• Employment – Many potential employers of insurance claims adjusters will look specifically for applicants who are already licensed. Even if they aren’t specifically looking for licensed individuals, they are likely to prefer these over non-licensed alternatives (due to the geographical flexibility advantage).
  • Catastrophe (CAT) or Traveling Adjusters – If a non-licensed adjuster wishes to work on CAT claims, there is a good chance that they will need to travel across state lines. To operate in a state other than your home state, you will need to have a reciprocal license in that state. This means that applying for a reciprocity license can only be done if you hold an equivalent license in your own state (such as a DHS license).

The bottom line is this: if you wish to work in insurance claims, you should have a license to do so, and in Missouri, the only way to do that is to get a designated home state license.

StateRequirement recommends getting a Florida DHS Adjuster License. This is because it has an exceptionally fast application process, short exam structure, and high reciprocity.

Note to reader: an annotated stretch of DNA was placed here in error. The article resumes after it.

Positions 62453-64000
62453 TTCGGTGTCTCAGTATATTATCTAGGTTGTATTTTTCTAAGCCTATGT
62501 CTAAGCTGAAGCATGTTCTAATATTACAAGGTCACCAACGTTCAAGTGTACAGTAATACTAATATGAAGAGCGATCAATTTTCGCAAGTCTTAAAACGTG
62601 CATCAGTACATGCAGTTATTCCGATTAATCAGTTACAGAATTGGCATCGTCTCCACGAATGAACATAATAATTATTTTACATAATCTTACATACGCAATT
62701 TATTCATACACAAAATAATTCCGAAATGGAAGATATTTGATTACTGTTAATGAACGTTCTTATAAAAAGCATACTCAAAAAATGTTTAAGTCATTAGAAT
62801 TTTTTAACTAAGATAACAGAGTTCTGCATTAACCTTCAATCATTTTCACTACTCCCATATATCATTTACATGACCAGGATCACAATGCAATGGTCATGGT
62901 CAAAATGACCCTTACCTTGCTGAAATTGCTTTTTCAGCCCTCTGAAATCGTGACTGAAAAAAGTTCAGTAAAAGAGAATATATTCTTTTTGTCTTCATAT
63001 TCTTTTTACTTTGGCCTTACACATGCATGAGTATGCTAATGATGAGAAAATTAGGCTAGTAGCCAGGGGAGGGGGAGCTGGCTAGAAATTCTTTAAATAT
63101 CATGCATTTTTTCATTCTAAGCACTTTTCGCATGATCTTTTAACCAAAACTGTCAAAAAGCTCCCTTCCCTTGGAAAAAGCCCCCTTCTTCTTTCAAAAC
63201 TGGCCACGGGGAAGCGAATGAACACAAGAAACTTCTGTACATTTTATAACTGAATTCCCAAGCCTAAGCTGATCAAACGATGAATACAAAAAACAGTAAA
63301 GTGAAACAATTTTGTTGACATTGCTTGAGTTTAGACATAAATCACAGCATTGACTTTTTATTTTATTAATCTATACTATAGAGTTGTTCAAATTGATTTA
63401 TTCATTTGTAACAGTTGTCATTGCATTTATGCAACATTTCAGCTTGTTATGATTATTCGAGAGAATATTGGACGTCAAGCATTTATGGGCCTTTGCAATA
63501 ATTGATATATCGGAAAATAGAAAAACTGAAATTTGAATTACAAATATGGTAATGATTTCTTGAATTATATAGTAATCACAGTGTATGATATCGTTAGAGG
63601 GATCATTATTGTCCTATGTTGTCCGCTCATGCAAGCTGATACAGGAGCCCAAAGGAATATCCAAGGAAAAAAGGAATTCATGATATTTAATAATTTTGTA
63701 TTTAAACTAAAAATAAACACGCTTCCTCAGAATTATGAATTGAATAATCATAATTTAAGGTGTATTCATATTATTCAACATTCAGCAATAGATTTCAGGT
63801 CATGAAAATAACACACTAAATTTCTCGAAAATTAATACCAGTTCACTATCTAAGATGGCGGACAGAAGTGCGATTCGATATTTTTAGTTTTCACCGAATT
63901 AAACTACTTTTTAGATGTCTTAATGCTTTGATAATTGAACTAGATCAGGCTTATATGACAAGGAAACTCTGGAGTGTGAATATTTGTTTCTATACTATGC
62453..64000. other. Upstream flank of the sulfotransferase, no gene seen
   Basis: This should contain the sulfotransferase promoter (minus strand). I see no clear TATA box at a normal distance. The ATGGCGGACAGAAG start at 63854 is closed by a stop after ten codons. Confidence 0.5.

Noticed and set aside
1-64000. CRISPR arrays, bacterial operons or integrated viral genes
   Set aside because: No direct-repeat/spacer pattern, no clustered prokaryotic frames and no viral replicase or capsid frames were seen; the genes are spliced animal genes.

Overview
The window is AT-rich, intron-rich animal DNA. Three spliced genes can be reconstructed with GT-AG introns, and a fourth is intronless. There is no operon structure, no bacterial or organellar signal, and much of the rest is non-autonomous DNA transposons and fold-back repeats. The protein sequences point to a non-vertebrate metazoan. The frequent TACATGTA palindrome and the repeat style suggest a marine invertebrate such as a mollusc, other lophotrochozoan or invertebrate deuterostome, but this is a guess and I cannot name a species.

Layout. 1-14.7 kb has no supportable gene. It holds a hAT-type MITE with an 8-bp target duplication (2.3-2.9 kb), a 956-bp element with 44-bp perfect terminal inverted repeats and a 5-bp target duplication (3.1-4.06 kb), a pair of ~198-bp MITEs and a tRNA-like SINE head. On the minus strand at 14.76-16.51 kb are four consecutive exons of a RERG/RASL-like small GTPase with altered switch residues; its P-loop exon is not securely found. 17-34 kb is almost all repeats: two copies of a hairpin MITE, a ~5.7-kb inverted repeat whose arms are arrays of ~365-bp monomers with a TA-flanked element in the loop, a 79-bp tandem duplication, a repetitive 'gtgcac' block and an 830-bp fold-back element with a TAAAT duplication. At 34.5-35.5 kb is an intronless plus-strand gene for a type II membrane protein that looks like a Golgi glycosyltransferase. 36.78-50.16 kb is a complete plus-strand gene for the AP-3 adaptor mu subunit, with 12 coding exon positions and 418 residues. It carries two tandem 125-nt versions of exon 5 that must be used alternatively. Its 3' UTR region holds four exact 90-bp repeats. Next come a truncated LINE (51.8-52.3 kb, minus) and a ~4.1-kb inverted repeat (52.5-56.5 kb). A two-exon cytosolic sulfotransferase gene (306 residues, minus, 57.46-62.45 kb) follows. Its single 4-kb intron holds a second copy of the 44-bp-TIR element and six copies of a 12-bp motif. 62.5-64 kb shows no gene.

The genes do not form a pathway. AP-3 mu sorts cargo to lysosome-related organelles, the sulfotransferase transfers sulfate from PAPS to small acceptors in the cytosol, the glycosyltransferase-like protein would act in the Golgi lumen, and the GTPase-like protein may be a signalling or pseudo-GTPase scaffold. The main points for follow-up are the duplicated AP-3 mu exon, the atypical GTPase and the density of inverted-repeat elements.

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What Kind of Insurance Adjuster Will You Be?

There are four main types of insurance adjustersstaff adjusters, independent adjusters, catastrophe adjusters, and public adjusters.

Each of these positions accomplishes essentially the same task: assess the damage to property brought about by some event and make an evaluation of what monetary value the insurance claim should carry.

The big difference between these different types of insurance adjusters is who pays them, and in the case of the public adjuster, who they are advocating for. Staff, independent, and catastrophe adjusters do not require a license in Missouri, whereas public adjusters do.